The Bookworm: Death becomes her (and her)
“They Lost Their Heads! What Happened to Washington ’s Teeth, Einstein’s Brain, and Other Famous Body Parts”
By Carlyn Beccia
c. 2018, Bloomsbury
$18.99, $24.99 Canada; 182 pages
Your neck bone’s connected to your back bone. And that’s a good thing. You want to be the most together person around, in more ways than one. No sense in having your body parts lying scattered when you really need them all in one place. Disconnection could be a problem, as you’ll see in “They Lost Their Heads!” by Carlyn Beccia.
So you’ve lost your place in a book before. You’ve lost your thoughts in class. You might’ve lost your glasses or gloves but have you ever lost your arm or leg or worse? Throughout history, it’s happened, and it wasn’t pretty.
Take, for instance, George Washington. When he was a young man, Washington was prescribed medicine that was bad for his health and his teeth all fell out. These weren’t baby teeth that would be replaced; they were adult teeth and so he had to have dentures. Legend says that his new teeth were wooden but the truth is much more disgusting.
And then there’s Ines de Castro, a beauty who fell in love with the wrong guy. She lost her life but she got the throne anyway, years after her death.
Once, there was a time when it was cool to have someone’s skull sitting around in your living room and mistakes were made when putting that noggin back with its rightful owner. Accidents happen, too, just as they did with Phineas Gage, who had an iron rod blasted through his cranium.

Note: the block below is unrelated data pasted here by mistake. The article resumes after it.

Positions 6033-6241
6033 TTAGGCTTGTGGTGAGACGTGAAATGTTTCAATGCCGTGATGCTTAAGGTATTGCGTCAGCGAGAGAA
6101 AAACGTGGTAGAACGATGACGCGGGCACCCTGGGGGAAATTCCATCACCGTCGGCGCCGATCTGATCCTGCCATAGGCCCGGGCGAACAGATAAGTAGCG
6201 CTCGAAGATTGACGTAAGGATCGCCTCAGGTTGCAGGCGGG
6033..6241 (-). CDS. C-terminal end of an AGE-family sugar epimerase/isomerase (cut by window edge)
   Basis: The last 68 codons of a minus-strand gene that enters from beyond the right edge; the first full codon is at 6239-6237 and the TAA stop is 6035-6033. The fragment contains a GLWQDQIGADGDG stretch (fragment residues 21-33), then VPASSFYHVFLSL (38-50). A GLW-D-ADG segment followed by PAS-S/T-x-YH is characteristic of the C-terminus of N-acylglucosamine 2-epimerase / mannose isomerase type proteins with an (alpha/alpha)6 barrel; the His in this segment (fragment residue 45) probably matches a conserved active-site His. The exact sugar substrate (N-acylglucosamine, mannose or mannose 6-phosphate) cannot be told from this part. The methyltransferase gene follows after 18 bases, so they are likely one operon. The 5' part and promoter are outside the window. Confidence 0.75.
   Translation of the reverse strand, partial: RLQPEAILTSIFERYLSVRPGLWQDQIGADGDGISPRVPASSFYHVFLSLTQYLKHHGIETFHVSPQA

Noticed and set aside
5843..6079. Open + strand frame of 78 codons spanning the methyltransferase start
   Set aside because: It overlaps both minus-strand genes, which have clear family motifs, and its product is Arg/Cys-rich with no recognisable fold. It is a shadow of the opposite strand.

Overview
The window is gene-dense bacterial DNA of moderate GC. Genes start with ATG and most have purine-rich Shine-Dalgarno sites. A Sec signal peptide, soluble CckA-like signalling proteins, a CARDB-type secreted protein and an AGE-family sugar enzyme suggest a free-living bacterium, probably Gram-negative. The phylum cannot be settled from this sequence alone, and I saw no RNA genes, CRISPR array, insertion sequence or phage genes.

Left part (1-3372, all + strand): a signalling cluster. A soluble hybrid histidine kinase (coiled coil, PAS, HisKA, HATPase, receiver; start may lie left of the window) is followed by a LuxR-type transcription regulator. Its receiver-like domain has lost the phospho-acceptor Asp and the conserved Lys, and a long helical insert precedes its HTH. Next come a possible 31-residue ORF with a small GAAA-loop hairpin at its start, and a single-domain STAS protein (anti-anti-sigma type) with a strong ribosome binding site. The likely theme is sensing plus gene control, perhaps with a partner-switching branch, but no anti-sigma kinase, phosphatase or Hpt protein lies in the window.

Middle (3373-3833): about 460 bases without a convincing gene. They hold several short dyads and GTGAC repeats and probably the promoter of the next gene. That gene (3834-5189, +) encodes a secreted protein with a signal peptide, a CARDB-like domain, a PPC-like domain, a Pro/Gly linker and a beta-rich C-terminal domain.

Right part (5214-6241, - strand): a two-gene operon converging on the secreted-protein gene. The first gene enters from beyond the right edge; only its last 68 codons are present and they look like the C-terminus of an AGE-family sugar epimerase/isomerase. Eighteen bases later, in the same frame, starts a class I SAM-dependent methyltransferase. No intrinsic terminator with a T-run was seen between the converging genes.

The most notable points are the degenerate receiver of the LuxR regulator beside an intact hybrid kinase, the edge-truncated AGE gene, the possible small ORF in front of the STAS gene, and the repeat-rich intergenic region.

In this book, you’ll read about odd burials and strangely-used coffins. You’ll learn about the mystery surrounding Abraham Lincoln’s assassination. You’ll see if Vincent Van Gogh really chopped off his own ear. You’ll read about how old hair follicles offer new clues to disease and genetics. Find out why you should be glad you never dined with William Buckland; why people might collect body parts; how vampire killers were basically right in their weird ideas; why bumpy heads were once important indicators of moral character; and how you can gaze today upon the face of a woman who died more than 120 years ago.
Before you hand “They Lost Their Heads!” to your teen, there’s one thing you need to do: turn to page 69 and read the footnote at the bottom. The warning is a little late, but heed it if your child has tender feelings and a weak stomach.
You’ll be glad you did because, while this book is funny and as lighthearted as the subject can get, it’s not for the squeamish. Instead, author Carlyn Beccia tells page after page of don’t-read-this-before-lunch tales that will gross a right-minded kid out so delightfully well that he’ll absolutely have to come back for more. Skulls, maggots, and skeletons rule here, but so do historical events and authentic science.
Be mindful that, while they don’t diminish the eeeeeuuuwwww factor, edgier footnotes in this book lean it more toward big-kid readers. So beware, but know that if your 11-to-16-year-old loves that which is gruesome, “They Lost Their Heads!” will make him lose his mind.
“The Trauma Cleaner: One Woman’s Extraordinary Life in the Business of Death, Decay, and Disaster”
By Sarah Krasnostein
c. 2018, St. Martin’s Press
$26.99, $34.99 Canada; 291 pages